A randomized clinical trial of a brief motivational intervention for alcohol-positive adolescents treated in an emergency department

Center for Alcohol and Addiction Studies, Brown Medical School, Brown University, Providence, RI 02912, USA.
Journal of Pediatrics (Impact Factor: 3.74). 10/2004; 145(3):396-402. DOI: 10.1016/j.jpeds.2004.04.057
Source: PubMed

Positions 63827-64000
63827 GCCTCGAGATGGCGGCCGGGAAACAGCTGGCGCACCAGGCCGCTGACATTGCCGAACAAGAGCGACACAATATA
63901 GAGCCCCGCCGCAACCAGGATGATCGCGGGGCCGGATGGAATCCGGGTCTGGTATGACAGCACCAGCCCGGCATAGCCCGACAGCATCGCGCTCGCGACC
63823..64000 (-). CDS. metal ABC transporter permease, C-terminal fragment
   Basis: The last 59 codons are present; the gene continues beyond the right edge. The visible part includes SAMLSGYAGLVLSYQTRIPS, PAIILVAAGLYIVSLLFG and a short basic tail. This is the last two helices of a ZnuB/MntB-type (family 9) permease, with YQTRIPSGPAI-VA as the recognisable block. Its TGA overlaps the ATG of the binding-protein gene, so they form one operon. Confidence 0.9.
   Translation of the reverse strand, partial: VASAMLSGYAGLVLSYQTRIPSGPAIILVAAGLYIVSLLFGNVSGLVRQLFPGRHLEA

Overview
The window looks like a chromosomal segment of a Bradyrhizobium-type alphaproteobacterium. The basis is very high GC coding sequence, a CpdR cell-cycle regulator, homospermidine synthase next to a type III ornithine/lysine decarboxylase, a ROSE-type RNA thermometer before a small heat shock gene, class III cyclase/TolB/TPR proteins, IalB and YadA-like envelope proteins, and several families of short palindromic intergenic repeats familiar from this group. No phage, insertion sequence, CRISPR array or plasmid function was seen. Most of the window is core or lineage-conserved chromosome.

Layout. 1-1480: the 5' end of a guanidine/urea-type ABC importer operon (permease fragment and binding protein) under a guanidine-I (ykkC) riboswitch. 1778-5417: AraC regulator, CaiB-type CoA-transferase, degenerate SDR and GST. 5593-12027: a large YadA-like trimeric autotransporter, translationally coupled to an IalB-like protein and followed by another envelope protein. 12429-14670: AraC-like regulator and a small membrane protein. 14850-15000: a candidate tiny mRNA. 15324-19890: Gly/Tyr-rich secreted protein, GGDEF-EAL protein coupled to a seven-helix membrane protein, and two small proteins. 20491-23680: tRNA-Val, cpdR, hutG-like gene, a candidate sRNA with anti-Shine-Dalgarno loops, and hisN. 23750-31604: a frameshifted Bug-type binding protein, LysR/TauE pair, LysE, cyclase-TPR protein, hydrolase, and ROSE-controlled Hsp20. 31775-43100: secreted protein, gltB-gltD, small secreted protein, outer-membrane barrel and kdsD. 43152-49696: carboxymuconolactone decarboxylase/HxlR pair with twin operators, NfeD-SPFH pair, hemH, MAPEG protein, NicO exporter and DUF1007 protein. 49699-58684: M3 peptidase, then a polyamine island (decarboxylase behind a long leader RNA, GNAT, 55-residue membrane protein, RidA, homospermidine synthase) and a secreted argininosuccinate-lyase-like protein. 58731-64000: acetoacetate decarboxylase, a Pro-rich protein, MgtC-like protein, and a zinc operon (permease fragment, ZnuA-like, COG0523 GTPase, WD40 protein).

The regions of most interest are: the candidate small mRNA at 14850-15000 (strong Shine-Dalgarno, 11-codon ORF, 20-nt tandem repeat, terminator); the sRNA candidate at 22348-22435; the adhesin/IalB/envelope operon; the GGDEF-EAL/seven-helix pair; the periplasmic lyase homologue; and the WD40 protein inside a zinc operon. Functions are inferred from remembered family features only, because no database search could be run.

ABSTRACT We tested whether a brief motivational interview (MI) would reduce alcohol-related consequences and use among adolescents treated in an emergency department (ED) after an alcohol-related event. Patients aged 13 to 17 years (N = 152) with a positive blood alcohol concentration (BAC) by lab test or self-report were recruited in the ED and randomly assigned to receive either MI or standard care (SC). Both conditions resulted in reduced quantity of drinking during the 12-month follow-up, whereas alcohol-related negative consequences were relatively low and stayed low at follow-up. Adolescents who screened positive for problematic alcohol use at baseline reported significantly more improvement on 2 of 3 alcohol use outcomes (average number of drinking days per month and frequency of high-volume drinking) if they received MI compared with SC. We conclude that brief interventions are recommended for adolescents who present to an ED with an alcohol-related event and report preexisting problematic alcohol use.

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